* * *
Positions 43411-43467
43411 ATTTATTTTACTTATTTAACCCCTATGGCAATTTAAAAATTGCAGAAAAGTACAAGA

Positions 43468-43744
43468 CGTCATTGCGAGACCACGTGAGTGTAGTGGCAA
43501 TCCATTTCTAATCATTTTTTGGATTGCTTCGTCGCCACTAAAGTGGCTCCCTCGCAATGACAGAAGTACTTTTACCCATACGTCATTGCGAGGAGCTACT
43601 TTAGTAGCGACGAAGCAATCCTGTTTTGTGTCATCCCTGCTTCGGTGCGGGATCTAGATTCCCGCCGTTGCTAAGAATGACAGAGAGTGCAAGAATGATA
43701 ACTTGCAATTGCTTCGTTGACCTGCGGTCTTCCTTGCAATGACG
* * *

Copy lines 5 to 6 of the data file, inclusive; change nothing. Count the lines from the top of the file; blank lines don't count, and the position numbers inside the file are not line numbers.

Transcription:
43501 TCCATTTCTAATCATTTTTTGGATTGCTTCGTCGCCACTAAAGTGGCTCCCTCGCAATGACAGAAGTACTTTTACCCATACGTCATTGCGAGGAGCTACT
43601 TTAGTAGCGACGAAGCAATCCTGTTTTGTGTCATCCCTGCTTCGGTGCGGGATCTAGATTCCCGCCGTTGCTAAGAATGACAGAGAGTGCAAGAATGATA